Like the earlier RV110W, the R180W would be attractive to many businesses because of its built-in VPN server. Considering how expensive and time-consuming it can be to deploy a VPN server for remote workers to connect and access office printers, databases, and applications, a router with built-in VPN is a bargain. The RV180W supports both the widely-supported PPTP and QuickVPN protocols and allows up to 10 VPN connections at time. This is an improvement over the RV110W, which supported only five users at a time.

Cisco upgraded the RV180W to broadcast on both the 2.4 GHz and 5 GHz-band and included WDS bridging/repeating and WEP/WPA/WPA2 consumer and Enterprise wireless security. The router can also be configured to broadcast on four VLAN-based SSIDs. Businesses would appreciate the various options available for setting up the wireless network.

The well-organized Web interface is chock-full of firewall and routing options, including port forwarding, firewall access rules, quality of service, and creating VPN user accounts.

The RV180W supports IPv6 out of the box, making it a sound investment for any business planning to upgrade their networks to adopt the newer Internet address standard down the road. Businesses should pay careful attention to make sure new equipment have IPv6 support, or the eventual transition is going to be really painful.

Cisco Quick Start
Setting up the RV180W was a snap, as I followed the enclosed printed Quick Start Guide to connect the router to the computer and to the network. When I opened up the Web interface with the default IP address and login credentials, the Setup Wizard launched automatically. The entire process took less than 10 minutes, and included setting up security on the wireless network, changing the password for the default account, configuring the router's WAN gateway settings, and testing to make sure I had Internet connectivity. Plenty of on-screen tips and explanations were available at every step.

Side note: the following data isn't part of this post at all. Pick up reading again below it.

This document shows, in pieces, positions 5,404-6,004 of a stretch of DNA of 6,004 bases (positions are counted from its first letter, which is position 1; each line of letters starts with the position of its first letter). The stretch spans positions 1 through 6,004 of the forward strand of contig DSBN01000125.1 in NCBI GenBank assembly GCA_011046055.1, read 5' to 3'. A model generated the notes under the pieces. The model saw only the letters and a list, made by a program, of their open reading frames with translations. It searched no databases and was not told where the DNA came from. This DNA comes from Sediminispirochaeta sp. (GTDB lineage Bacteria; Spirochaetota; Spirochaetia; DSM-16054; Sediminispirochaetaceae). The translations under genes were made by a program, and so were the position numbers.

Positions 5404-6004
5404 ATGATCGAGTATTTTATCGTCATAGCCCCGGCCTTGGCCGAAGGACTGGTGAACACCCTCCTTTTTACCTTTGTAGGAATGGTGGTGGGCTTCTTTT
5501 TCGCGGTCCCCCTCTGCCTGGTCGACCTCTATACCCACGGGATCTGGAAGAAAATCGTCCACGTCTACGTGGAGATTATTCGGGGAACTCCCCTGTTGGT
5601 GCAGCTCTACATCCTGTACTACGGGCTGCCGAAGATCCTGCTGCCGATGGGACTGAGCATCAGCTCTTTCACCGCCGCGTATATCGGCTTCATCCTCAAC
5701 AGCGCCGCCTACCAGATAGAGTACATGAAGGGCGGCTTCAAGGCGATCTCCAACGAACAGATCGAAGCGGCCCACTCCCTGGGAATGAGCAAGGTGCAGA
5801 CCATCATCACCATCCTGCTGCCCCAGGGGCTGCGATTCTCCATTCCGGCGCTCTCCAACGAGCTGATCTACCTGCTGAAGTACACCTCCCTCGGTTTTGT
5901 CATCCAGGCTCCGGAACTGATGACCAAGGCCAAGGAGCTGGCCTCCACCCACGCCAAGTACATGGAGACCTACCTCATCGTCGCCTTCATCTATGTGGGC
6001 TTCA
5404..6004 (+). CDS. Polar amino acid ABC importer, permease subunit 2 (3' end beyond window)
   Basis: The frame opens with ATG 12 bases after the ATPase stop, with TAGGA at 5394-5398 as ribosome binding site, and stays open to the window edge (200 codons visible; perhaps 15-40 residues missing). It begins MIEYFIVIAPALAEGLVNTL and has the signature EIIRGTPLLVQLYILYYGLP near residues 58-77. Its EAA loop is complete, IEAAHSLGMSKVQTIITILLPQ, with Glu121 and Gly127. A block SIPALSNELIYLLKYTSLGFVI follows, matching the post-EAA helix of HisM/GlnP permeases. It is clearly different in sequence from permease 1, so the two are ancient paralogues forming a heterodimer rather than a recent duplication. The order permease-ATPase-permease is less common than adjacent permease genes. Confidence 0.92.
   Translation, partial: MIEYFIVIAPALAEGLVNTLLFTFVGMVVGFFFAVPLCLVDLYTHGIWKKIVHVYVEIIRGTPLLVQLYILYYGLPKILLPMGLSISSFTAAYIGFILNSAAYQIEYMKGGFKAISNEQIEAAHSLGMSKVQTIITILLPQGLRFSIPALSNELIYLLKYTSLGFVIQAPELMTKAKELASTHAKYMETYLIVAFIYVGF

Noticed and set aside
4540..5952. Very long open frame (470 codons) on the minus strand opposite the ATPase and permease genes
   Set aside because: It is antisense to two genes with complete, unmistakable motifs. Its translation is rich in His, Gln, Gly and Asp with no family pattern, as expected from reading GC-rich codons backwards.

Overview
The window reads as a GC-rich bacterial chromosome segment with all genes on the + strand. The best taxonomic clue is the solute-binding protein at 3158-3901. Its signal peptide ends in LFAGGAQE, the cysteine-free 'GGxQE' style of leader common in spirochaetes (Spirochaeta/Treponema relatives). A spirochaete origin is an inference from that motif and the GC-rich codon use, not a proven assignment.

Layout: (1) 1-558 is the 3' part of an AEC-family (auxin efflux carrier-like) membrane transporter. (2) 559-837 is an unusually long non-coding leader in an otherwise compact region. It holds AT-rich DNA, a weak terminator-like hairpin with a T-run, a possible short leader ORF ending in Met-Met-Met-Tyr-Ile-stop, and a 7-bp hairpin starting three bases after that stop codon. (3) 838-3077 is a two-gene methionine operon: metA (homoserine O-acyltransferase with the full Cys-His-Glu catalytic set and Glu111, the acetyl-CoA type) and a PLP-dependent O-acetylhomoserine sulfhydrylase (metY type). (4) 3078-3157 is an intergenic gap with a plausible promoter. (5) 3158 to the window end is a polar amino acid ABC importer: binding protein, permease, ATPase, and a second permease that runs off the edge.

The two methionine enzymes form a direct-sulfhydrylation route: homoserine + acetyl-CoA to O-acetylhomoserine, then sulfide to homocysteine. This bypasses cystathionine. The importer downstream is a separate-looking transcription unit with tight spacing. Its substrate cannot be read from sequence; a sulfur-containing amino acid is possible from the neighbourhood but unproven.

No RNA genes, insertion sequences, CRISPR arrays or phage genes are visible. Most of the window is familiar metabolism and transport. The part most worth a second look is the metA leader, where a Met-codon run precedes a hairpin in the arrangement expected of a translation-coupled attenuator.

I also had the option to configure the router to broadcast a different MAC address. Many ISPs secure customer connections by locking the IP address to a specific hardware MAC address to prevent someone from swapping routers or firewalls without the administrator's knowledge. The RV180W can broadcast the MAC address of the computer being used to run the Setup Wizard, or an entirely different address (such as the previous router being replaced).

I appreciated the Setup Wizard's focus on security. The interface warned me when I selected a password that wasn't strong enough and defaulted to a secure wireless setup by default. When I tried to set up an open wireless network, the wizard displayed several warnings.

More Related Topic:

Cisco RV180W Wireless-N Multifunction VPN Router Data Sheet

Review on Cisco RV110W Wireless-N VPN Firewall


Read more

How to Set Up Cisco Router Passwords?

May 18 2012 , Written by Cisco & Cisco Router, Network Switch Published on #Cisco Routers

Passwords are absolutely the best defense against would-be hackers. Leaving no passwords on a Cisco router can cause major problems. Keep in mind that using passwords is just the first line of defense, and you should have other security features on your network as well.
How-to-Set-Up-Cisco-Router-Passwords.jpg
Cisco has some defense against would-be hackers built into its router Internetworking Operating System (IOS). For example, it is impossible to Telnet into a Cisco router unless an administrator configures the router with a Telnet password or uses the No Login command, which allows users to Telnet into a router with no password. Either way, something has to be configured for Telnet to work. Also, you cannot enter privileged mode (which is the IOS EXEC mode that allows you to view or change the configuration on a router) from Telnet unless an Enable password is set. These are very basic features of Cisco routers and allow only some security.

Here, I will focus on the five basic Cisco router passwords you can use to protect your network. However, first you must know the difference between user mode and privileged mode. Both of these modes are called EXEC mode, and a prompt is used to tell you which mode you are in.

User mode CLI